Mendoza said connecting with Coaches Across Continents was an easy process resulting in a fruitful relationship.

“Usually, they want to work with communities that have a challenge in human rights and social development with some sort of a problem that the sports and games could be useful to use as a tool,” he said. “It was not difficult.”

The lack of resources for teachers is a worldwide phenomenon affecting instructors in lower-income places the most. Escuelas de Bienestar is conscious of this when offering training to ensure the programs succeed with their available supplies.

“We would have loved to give every school that we work with a full kit of PE class material,” Mendoza said. “We couldn’t do it with every school, but we did invest resources to fully equip 20 schools in Juárez. And every teacher participating in our program gets a donation of soccer balls that (don’t go flat).”

The organization received 5,000 soccer balls from the One World Play Project, 4,200 of which have been distributed throughout the program.

“[Sting, the singer] started this organization with the objective of getting soccer balls to the poorest communities and underserved communities around the world because he believed that playing could change the world,” Mendoza said.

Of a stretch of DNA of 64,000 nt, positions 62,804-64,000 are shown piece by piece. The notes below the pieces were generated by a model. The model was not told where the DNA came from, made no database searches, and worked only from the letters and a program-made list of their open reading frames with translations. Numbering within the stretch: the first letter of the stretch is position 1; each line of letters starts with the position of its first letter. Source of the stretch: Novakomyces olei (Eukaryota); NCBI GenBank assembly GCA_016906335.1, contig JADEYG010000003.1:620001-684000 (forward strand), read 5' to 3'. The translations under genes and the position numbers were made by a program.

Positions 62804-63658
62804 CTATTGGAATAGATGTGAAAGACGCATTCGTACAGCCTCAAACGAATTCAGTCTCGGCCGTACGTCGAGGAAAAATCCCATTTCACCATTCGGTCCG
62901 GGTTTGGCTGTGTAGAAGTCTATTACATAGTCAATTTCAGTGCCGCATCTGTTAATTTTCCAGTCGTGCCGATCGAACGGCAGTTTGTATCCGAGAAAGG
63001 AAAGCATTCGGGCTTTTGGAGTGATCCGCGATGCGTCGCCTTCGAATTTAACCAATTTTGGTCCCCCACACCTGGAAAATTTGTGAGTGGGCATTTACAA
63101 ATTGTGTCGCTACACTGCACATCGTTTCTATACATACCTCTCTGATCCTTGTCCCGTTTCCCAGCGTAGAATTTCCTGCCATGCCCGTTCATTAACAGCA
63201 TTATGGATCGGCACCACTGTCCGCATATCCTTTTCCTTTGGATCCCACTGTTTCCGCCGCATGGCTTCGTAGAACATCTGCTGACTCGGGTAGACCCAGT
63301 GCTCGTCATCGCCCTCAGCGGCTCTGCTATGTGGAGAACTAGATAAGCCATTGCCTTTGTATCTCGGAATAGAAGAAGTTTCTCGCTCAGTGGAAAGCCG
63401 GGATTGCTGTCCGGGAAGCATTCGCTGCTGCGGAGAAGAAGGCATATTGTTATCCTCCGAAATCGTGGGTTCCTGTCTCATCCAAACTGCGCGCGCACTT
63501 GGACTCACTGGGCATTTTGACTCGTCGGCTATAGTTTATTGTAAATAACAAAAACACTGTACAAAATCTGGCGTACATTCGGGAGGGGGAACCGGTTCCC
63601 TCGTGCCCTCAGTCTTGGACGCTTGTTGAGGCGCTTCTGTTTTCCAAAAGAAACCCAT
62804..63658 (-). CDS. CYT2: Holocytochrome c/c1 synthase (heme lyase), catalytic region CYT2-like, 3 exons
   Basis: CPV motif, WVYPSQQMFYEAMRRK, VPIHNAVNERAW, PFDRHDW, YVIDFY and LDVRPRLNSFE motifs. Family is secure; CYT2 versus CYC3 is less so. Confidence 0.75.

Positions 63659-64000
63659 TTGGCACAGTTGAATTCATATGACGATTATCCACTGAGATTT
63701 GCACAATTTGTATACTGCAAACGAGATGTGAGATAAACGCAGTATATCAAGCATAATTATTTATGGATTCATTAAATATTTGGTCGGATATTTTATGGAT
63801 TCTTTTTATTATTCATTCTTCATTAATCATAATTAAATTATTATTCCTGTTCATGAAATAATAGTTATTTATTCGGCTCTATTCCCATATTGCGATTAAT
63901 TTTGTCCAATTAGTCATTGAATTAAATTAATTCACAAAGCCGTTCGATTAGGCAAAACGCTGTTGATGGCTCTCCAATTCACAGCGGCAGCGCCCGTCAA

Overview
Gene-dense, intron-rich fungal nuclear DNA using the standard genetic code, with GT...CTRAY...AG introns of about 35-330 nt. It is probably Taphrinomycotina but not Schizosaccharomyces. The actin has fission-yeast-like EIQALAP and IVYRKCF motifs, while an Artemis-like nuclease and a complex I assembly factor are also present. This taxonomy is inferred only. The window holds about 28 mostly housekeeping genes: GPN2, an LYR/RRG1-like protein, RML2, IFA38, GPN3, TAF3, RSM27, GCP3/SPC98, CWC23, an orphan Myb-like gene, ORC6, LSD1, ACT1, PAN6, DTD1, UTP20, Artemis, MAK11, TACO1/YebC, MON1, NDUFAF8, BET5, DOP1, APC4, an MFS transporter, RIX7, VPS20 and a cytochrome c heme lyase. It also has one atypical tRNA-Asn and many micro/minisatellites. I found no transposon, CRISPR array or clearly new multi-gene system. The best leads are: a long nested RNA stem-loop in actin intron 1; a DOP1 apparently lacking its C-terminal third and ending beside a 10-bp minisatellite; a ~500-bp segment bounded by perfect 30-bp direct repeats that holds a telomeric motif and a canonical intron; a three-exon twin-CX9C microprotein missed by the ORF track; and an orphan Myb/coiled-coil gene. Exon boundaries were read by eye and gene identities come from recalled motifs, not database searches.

The One World Futbol, the project’s flagship product, is an ultra-durable ball that doesn’t need a pump and never goes flat, even when punctured. Its design allows withstanding the most demanding playing conditions.

“The organization understands that the context of the kids is so different,” Mendoza said. “We have kids that play in the streets.”

In 2023, FPDN is reviewing the previous years of the program and learning how to continue helping the children of Juárez. It plans to survey program participants and other instructors outside of its network to evaluate its impact and identify resources and tools they have. From there, it will make adjustments.

“This year, we are very excited to explore how the program could be sustained in the community in one way or another,” Mendoza said, adding that the foundation plans to host one workshop in 2023 as opposed to the three it held in previous years.

Based on the findings for this year, the program will be updated and modified to provide support year-round available for every teacher in the country to access it and learn from the years the program operated.

“We don’t want to mention it as an exit strategy or as it is phasing out,” said Mendoza. “We prefer to communicate that this year we’re exploring how the program can become self-sufficient at some point with the help of teachers and community.”

This story was co-published with Next City as part of our joint Equitable Cities Reporting Fellowship For Borderland Narratives.

This article first appeared on El Paso Matters and is republished here under a Creative Commons license.